ICANN reform

Back in 2014, I wrote about the US government’s control of the Internet via ICANN and DNS. US meddling with other countries’ web sites threatened to fracture the Internet. Behind the scenes, negotiations were afoot, and now after a couple of years of talks, the Internet belongs to the world — or at least, to multiple stakeholders. It will be interesting to see what happens next time there’s a major spat over DNS.

ICANN, Freedom™ and Apple Pie®

[Note: This was submitted to RISKS digest but rejected.] A WSJ op-ed quoted in RISKS digest: This means, effective next year, the U.S. will no longer oversee the “root zone file,” which contains all names and addresses for websites world-wide. If authoritarian regimes in Russia, China and elsewhere get their way, domains could be banned and new ones not approved for meddlesome groups such as Ukrainian-independence organizations or Tibetan human-rights activists.

About that “proposal for the UN to control the Internet”…

There’s a kerfuffle ongoing about whether the UN is trying to take over the Internet. The problem proposal: “31B 3A.2 Member States shall have equal rights to manage the Internet, including in regard to the allotment, assignment and reclamation of Internet numbering, naming, addressing and identification resources and to support for the operation and development of basic Internet infrastructure.” What nobody seems to be talking about is why this proposal has been brought forward.

Explaining SOPA

A lot of people are concerned about SOPA, the Stop Online Piracy Act. There are plenty of pages that say that it will destroy the Internet, but very few that explain clearly exactly why. It has also become clear that the politicians writing the law have no idea how the Internet actually works. So here is my attempt to explain it all. Let me start by explaining DNS, using a situation that doesn’t involve computers, that hopefully anyone can understand.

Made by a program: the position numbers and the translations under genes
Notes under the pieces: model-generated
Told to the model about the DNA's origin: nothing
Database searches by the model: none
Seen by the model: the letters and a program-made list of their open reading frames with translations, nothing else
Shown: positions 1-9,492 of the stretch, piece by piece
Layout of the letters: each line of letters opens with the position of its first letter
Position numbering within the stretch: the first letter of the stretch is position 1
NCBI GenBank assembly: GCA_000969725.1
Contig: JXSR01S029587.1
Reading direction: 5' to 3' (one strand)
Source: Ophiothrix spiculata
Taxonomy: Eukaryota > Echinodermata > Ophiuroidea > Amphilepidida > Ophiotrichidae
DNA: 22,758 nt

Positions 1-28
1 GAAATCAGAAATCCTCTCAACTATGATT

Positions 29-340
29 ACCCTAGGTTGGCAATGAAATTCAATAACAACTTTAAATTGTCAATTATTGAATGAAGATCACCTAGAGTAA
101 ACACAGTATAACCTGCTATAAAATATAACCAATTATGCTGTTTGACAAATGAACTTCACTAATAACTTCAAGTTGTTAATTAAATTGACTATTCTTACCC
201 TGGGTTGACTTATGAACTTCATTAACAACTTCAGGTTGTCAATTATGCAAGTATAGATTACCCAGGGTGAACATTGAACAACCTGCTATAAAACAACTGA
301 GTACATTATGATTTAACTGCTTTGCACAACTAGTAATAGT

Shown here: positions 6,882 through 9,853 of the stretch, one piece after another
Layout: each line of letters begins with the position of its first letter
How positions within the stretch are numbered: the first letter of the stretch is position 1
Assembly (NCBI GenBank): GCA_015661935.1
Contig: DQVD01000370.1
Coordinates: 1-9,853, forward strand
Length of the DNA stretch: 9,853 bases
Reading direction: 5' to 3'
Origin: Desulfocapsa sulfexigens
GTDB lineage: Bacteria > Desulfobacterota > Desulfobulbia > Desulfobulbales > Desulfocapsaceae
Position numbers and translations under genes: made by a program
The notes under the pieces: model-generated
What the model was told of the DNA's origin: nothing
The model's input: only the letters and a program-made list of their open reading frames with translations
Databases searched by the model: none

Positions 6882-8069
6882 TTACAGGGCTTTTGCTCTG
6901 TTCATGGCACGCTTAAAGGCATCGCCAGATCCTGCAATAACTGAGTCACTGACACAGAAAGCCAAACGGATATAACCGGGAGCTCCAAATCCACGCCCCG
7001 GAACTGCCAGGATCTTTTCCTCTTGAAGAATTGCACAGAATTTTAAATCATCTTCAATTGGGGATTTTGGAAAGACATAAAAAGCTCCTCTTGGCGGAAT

FotFM: The Domain Name System (DNS)

Once upon a time, back in the ancient history of the Internet–before the 1990s–domain names were carefully controlled and regulated. A single organization controlled each top level domain. If you wanted a domain name, you had to meet their requirements. Often the policies enforced were quite picky. If you wanted a .uk domain name, you were required to actually be in the UK, for example. If you wanted a .org domain, you were required to be a non-profit organization.

Another web hosting provider disappears

My web hosting provider exploded. The company who supposedly bought their customer lists has failed to get things going after a week or two. So, I need a new web host. Requirements: Linux or UNIX based SSH access and rsync for uploading my site Low monthly fees No price gouging for extra bandwidth Low or zero setup fee One domain, at least 3 subdomains At least 2 POP3/IMAP mailboxes A reasonable amount of space (50 MB or more) SpamAssassin Nice-to-have features:

Verisign hack the DNS

Verisign, possibly the most incompetent name registrar on the Internet (but that’s another story), have decided to leverage their monopoly control over the current de facto standard root DNS servers. They’ve set things up so that any nonexistent domain name now maps to one of their servers. If you type a random bogus domain name like xyloturbot.com into your web browser, you now get Verisign ads and a pay-for-hits search engine.